What to Know About Low Carb Diets and Managing Your Diabetes

January 27, 2020 12:57 PM

You shouldn’t cut carbohydrates out completely. Here, a registered dietitian offers tips and a well-balanced recipe to try.


When you think of carbohydrates, you probably think of bread, pasta and potatoes. But carbs are also in grains, legumes, starchy vegetables, milk, yogurt and fruit. They’re one of the three main energy sources in our food and they provide the body’s preferred fuel source for the brain, nervous system, and exercising muscle: glucose.

Unfortunately, patients with diabetes have difficulty converting that glucose into energy.

“The body needs the hormone insulin to convert glucose into energy, but for patients with diabetes, they either don’t make enough insulin or the insulin they make doesn’t work properly,” says nutritionist Joyce Patterson, M.P.H., R.D.N., B.C.-A.D.M.

When glucose can’t be used, it stays in the blood and results in high blood sugar. The worst offenders for these spikes are added sugars and refined grains, like white rice, and sugary beverages such as soda and juice. Patients with diabetes take medications to help increase their insulin levels or make insulin function properly so their bodies can get the energy it needs.

So if fat and protein are energy sources for the body too, why not just eliminate carbs from your diet? Well, there’s a lot of reasons, actually.

“There’s a common misconception that carbs are bad or should be cut out,” Patterson says. “However, cutting carbs out can initially lead to uncomfortable side effects, like low energy and headaches.”

In addition to glucose, carbs also contain other important nutrients. Fruit and starchy vegetables are rich in vitamins and minerals. Beans and lentils are an excellent plant source of protein, in addition to cholesterol lowering fiber, B vitamins, iron and calcium. Dairy provides protein, calcium and potassium. And finally, whole grains are a great source of fiber and B vitamins. “Cutting out all of these foods puts us at risk of nutrient deficiencies,” Patterson says.

For those who take insulin or other medications that increase the risk of hypoglycemia, eliminating carbs, or even following a low carb diet, can lead to dangerously low blood sugar. So, having carbs in your diet is a good thing. Choosing high-quality carbs that are high in fiber and/or protein will provide the body energy without a large spike in blood sugar levels.

Low carb do’s and don’ts

The Mediterranean, DASH or plant based diets have all shown benefits in people with diabetes beyond diabetes management, like lower cholesterol, better blood pressure and overall heart health, according to Patterson, also a diabetes educator in the Adult Diabetes Education Program.

She adds that the Mediterranean and DASH diet offer a great variety of foods with very little restriction – the emphasis being on portion control, balance and healthy food choices.

Similarly, plant-based diets offer many different plant sources of protein to replace animal products.

“Very low carb diets, like the keto diet, have also shown benefits for blood sugar. However, many find the lack of flexibility difficult to stick with, leading to frustration and yo-yo dieting, which can be harmful to health in the long run,” Patterson says.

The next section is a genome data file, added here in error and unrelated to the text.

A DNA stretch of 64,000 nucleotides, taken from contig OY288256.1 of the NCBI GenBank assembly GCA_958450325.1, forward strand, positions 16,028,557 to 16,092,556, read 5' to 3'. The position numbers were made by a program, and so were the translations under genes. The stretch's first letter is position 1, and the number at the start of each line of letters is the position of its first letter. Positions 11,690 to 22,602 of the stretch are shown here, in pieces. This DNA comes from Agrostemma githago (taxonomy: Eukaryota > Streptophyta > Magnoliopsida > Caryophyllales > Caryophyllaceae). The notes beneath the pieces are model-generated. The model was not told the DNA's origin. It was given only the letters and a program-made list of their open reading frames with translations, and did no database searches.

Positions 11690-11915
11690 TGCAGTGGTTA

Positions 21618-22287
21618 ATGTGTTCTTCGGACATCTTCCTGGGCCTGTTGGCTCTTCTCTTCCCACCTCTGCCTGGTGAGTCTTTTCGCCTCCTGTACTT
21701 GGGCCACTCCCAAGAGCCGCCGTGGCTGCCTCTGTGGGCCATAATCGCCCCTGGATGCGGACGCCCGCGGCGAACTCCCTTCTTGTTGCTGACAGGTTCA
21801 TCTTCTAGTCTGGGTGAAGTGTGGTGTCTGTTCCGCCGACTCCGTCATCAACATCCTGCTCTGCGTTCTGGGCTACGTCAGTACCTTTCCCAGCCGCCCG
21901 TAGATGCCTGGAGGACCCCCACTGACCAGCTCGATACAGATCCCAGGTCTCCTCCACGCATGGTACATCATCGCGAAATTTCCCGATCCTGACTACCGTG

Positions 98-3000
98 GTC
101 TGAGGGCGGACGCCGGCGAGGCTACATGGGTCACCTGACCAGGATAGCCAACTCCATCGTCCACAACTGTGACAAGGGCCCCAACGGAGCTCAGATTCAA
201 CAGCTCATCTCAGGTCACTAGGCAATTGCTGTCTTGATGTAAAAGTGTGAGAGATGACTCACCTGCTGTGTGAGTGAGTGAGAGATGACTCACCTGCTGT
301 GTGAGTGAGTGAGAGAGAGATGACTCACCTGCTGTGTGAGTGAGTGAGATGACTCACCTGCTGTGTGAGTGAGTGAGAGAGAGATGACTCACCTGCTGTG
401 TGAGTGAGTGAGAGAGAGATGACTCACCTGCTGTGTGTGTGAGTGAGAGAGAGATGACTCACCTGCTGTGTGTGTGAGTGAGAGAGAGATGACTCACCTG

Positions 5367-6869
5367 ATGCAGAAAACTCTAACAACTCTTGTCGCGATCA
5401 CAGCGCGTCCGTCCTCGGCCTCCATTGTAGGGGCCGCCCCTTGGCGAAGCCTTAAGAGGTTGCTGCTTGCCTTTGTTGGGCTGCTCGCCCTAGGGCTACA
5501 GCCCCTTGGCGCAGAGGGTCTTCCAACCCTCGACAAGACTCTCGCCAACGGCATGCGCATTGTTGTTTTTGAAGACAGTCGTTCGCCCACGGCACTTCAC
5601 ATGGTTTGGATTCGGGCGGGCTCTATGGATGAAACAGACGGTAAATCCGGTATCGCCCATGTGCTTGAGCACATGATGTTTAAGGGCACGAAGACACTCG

SEE ALSO: Keto Diets and Heart Health: What’s the Risk?

To learn more about diabetes education and management, or gather a general understanding of how food affects medical conditions and overall health, seeing a registered dietitian can help explain how food choices, portions, balance and timing of meals can all affect blood sugar.

To apply some of that information to meal planning, try this budget and blood sugar friendly lentil stuffed peppers recipe.

“Lentils are a plant-based protein, rich in both fiber and protein which help keep blood sugar from rising too high or too fast after a meal,” Patterson says. “Together with the sweet peppers and lean chicken, it’s a well-balanced meal.”

red and yellow stuffed peppers
Budget friendly, low carb stuffed peppers.
Photo credit: Stephanie King

Budget friendly stuffed peppers

What you’ll need

  • 1 cup of red or brown lentils

  • 2 cups of water

  • 1 tablespoon of fresh, grated ginger

  • 2 cloves of minced garlic

  • 1 teaspoon of turmeric

  • 1 pound of lean ground chicken

  • 1 tablespoon of chopped fresh cilantro

  • 1/2 teaspoon of salt (optional)

  • 1/2 teaspoon of black pepper

  • 1/4 teaspoon of cayenne pepper

  • 6 small bell peppers

  • 1/2 cup of low sodium chicken broth


  1. Preheat oven to 350 degrees Fahrenheit.

  2. In a medium sauce pan, bring the lentils, water, ginger, garlic and turmeric to a boil. Reduce to a simmer and leave partially covered for 20 minutes. Let it cool.

  3. Mix the ground chicken, cilantro, optional salt, black pepper and cayenne pepper in a medium bowl while the lentils are cooking.

  4. Cut the tops off of the peppers and set them aside for later. Remove all the seeds and line the peppers cut side up in a baking dish. If the peppers don’t sit upright, trimming some of the pepper off the bottom can help make a flatter surface.

  5. After the lentils have cooled, stir them in to the chicken mixture and mix well.

  6. Gently fill each pepper to the top with the mixture. Do not pack the peppers tightly.

  7. Place the tops back on the peppers and pour the chicken broth into the bottom of the baking dish.

  8. Bake the stuffed peppers for 1 hour or until the internal temperature of the chicken mixture reaches 165 degrees Fahrenheit.

This recipe is endorsed by Joyce Patterson, M.P.H., R.D.N., B.C.-A.D.M. and can be found with additional nutrition facts at Diabetes Food Hub, the digital cooking and recipe destination from the American Diabetes Association.